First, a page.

Winter weather forces vaccine clinics to be cancelled or rescheduled

Next clinic in Newton County scheduled for February 23rd.
How Do We Know The Covid 19 Vaccines Are Safe? And Other Answers To Your Vaccine Questions.
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On Dec. 14, 2020, the United States began vaccinating people against the SARS-CoV-2 virus that causes the COVID-19 illness. The vaccine rollout has been very fast, as the virus was only identified for the first time in November 2019. While impressive, this speed has also left a lot of people with a lot of questions. The questions range from the practical—how will I get vaccinated?—to the scientific—how do these vaccines even work?

A successful vaccination campaign relies on a large enough group of people getting the vaccine in order to achieve what is known as herd immunity. While that exact number is still unknown, it is estimated the 80-90% of the population must be immune—either by vaccination or prior exposure to the virus—in order to achieve herd immunity. This means it’s extremely important that people feel confident in the vaccines and vaccination process.

In order to help people better understand both, Stacker scoured news outlets and public health resources, especially the Centers for Disease Control's (CDC) COVID-19 vaccines FAQ site, to compile and answer 30 common questions about COVID-19 vaccines. This resource will explain how the vaccine works, when and how you should expect to receive yours, how it will be distributed, who should and shouldn’t get the vaccine, when more vaccines will be available, and what to expect now that scientists are discovering new coronavirus mutations even as vaccinations are taking place.

While much is still unknown about the coronavirus and the future, what is known is that the currently available vaccines have gone through all three trial phases and are safe and effective. It will be necessary for as many Americans as possible to be vaccinated in order to finally return to some level of pre-pandemic normalcy, and hopefully these 30 answers provided here will help readers get vaccinated as soon they are able.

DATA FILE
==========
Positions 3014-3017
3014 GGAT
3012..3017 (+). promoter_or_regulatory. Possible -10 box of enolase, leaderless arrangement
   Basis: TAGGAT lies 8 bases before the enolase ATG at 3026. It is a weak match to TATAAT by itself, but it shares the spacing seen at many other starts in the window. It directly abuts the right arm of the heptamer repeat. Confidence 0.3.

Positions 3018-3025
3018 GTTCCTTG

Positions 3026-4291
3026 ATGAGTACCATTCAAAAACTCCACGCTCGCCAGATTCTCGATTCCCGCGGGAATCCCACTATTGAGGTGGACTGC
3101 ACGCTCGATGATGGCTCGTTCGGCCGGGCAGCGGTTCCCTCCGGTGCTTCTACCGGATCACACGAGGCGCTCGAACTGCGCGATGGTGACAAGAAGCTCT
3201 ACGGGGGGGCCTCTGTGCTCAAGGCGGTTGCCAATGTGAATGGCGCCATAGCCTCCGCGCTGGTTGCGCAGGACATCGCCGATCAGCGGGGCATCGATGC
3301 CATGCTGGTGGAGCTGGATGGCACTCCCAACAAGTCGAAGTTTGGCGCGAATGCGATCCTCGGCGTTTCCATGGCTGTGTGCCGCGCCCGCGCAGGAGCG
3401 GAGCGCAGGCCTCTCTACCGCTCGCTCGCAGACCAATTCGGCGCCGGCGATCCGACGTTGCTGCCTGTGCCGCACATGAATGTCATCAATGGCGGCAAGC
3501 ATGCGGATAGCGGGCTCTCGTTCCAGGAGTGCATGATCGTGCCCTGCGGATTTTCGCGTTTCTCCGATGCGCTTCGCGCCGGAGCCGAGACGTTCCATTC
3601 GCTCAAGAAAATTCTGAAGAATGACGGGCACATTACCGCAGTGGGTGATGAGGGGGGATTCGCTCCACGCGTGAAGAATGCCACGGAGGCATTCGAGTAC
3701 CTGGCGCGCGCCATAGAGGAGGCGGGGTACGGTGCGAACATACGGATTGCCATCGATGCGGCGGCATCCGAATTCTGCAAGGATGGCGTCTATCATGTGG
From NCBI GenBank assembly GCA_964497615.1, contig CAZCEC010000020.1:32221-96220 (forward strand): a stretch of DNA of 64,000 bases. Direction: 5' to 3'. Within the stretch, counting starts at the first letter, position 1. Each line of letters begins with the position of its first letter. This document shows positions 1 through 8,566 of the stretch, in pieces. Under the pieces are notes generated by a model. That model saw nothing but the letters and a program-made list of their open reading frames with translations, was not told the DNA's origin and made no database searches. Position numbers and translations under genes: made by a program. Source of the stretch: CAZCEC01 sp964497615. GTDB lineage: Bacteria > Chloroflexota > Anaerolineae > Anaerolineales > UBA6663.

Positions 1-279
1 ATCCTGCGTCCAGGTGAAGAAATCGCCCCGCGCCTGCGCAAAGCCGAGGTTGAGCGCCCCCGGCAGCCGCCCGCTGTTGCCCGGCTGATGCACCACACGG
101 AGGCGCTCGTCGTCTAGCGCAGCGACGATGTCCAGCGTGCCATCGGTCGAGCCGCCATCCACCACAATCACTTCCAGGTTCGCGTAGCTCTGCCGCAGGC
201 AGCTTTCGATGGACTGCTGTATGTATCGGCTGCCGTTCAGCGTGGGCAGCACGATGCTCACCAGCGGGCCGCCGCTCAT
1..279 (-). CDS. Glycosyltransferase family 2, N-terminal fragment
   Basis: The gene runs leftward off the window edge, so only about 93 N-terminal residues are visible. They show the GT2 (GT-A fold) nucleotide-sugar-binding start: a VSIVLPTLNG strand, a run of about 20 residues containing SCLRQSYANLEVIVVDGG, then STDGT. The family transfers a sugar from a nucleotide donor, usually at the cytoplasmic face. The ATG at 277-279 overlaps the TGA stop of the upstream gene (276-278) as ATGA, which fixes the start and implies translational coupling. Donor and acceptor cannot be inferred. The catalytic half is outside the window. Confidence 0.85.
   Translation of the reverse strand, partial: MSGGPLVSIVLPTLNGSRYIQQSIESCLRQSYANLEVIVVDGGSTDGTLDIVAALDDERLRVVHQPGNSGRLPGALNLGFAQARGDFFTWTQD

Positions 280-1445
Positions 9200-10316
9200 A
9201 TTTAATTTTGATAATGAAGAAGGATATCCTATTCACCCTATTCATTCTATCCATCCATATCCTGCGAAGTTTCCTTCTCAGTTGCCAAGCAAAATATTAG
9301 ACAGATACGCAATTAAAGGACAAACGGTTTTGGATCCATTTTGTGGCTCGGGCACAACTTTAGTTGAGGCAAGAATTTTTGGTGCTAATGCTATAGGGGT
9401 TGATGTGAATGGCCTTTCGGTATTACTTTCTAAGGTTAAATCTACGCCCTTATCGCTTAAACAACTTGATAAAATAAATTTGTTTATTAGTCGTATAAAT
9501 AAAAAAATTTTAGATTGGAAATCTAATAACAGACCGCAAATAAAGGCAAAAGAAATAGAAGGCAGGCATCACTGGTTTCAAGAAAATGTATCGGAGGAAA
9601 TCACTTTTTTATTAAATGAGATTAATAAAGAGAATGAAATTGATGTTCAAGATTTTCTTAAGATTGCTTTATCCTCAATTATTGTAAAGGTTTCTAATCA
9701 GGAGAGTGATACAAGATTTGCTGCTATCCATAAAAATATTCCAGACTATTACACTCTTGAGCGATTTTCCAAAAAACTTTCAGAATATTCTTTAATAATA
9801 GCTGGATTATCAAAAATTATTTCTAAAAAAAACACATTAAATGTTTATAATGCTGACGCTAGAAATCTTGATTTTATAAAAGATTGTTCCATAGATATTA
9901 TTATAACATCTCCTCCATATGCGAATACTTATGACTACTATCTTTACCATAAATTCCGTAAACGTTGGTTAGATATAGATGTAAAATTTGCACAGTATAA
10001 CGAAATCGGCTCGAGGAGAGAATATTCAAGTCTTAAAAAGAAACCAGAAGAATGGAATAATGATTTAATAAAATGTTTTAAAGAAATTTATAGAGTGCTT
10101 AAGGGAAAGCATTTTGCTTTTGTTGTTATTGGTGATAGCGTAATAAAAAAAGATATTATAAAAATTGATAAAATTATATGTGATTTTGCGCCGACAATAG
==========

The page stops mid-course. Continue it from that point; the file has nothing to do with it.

Understanding COVID-19 with Stacker:

From Wuhan to the White House: A timeline of COVID-19’s spread

How vaccines get made and approved in the US

15 ways doctors are now treating COVID-19

27 factors that make you vulnerable to COVID-19

35 COVID-19 symptoms to be aware of

NEWTON COUNTY, Mo. – Several consecutive days of ice, snow and below freezing temperatures have impacted local health departments’ ability to hold coronavirus vaccine clinics.

“The weather certainly has not been cooperative,” says Newton County Health Department Director Larry Bergner.

A mass vaccination clinic scheduled for this week had to be cancelled in Joplin. That clinic was set to administer second doses to a thousand residents.

And the Newton County Health Department had to cancel two clinics that would have gotten initial doses of Moderna vaccine to 200 residents.

Those appointments have been rescheduled, but a lot of work had to be done for a second time.

“When you’ve done that one time, and then you’ve gotta go back and do it another time, of course that times time away. But, we’re just trying to split our duties,” says Rene Bohns, Nurse Supervisor at the Newton County Health Department.

Bergner tells us they were able to get most people’s appointments rescheduled — with a few people being unreachable.

“They then get moved to the front of the line for the very next appointment that happens,” says Bergner.

“We have a lot of older individuals that were scheduled. And so, a lot of them, they were actually worried that they were just gonna miss their appointments because a lot of them weren’t gonna be able to make it in anyway,” explains Bohns. “So, they were actually thankful that we rescheduled.”

Bohns says that having the doses of vaccine on hand and not being able to use them is frustrating, especially since they waited so long to get them in the first place.

But they are hoping for warmer days, and are working hard to get them into the arms of residents.

“Hopefully we’ll get pretty busy with vaccines, cause that’s what we need to take care of this,” says Bohns.

The rescheduled vaccine clinic in Newton County is set for February 23rd. Only those with appointments will receive a vaccine.

If you live in Newton County and wish to be added to the waiting list, you can do so by emailing your name, address, date of birth, age, telephone number, pre-existing health conditions such as diabetes, heart disease, cancer, etc., and any reactions if any to a previous vaccine you have had to: administration@newtoncountyhealth.org.

You can also call (417) 451-3743, and use option 1. Leave your name and number and someone will return the call.

 

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